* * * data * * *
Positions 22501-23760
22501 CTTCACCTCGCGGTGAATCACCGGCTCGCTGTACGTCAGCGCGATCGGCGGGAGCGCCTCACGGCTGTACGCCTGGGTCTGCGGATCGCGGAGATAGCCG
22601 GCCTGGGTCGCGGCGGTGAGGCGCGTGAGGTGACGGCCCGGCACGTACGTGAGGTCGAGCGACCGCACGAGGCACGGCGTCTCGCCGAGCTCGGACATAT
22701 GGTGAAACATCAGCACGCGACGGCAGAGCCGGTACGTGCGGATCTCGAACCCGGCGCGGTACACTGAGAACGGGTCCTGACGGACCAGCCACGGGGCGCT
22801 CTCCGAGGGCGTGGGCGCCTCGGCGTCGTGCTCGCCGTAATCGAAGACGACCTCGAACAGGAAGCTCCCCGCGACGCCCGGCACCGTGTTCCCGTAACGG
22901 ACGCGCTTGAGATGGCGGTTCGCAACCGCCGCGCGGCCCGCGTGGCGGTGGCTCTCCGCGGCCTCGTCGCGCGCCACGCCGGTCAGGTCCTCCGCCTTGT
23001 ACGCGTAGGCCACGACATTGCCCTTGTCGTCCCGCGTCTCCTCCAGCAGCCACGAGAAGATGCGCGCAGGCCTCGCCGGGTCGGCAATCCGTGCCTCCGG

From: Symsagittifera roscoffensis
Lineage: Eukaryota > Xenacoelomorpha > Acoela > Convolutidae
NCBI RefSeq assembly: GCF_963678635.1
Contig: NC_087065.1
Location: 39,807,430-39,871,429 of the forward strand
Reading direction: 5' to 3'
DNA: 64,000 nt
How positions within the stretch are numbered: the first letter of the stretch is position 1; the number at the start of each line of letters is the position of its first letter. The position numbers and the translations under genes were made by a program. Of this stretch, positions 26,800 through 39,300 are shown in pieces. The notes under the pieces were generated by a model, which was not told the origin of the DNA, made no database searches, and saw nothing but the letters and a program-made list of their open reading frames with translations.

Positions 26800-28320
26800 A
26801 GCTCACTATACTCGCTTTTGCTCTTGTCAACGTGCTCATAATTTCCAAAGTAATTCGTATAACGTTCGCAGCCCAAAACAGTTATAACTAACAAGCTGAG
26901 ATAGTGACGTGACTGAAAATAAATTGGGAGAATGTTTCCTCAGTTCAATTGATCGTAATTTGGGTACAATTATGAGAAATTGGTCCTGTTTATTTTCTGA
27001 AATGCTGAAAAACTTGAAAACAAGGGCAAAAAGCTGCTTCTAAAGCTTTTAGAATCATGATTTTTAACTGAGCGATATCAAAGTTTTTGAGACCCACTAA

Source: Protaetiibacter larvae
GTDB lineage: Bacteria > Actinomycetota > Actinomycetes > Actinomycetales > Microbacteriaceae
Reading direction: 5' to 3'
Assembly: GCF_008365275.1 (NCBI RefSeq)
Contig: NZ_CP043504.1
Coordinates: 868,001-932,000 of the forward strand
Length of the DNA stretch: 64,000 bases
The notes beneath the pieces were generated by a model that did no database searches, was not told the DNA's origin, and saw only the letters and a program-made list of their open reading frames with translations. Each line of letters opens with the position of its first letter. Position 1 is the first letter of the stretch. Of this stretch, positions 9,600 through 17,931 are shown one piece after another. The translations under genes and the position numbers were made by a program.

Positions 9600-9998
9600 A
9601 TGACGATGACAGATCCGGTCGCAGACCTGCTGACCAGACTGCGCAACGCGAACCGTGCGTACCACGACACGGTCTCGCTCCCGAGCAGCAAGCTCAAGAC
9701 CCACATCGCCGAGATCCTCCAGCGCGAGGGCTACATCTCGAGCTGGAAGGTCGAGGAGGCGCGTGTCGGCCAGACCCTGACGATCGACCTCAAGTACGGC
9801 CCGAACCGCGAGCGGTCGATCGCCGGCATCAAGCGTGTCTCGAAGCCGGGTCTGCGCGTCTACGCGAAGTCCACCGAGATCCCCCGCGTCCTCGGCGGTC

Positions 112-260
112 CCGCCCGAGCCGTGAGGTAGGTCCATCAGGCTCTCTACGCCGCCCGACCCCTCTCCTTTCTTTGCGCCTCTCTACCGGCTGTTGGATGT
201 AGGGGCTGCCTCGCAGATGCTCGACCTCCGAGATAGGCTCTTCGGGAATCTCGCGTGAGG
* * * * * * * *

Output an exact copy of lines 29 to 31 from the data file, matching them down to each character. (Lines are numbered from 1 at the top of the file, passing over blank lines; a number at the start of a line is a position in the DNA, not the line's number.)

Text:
Positions 9600-9998
9600 A
9601 TGACGATGACAGATCCGGTCGCAGACCTGCTGACCAGACTGCGCAACGCGAACCGTGCGTACCACGACACGGTCTCGCTCCCGAGCAGCAAGCTCAAGAC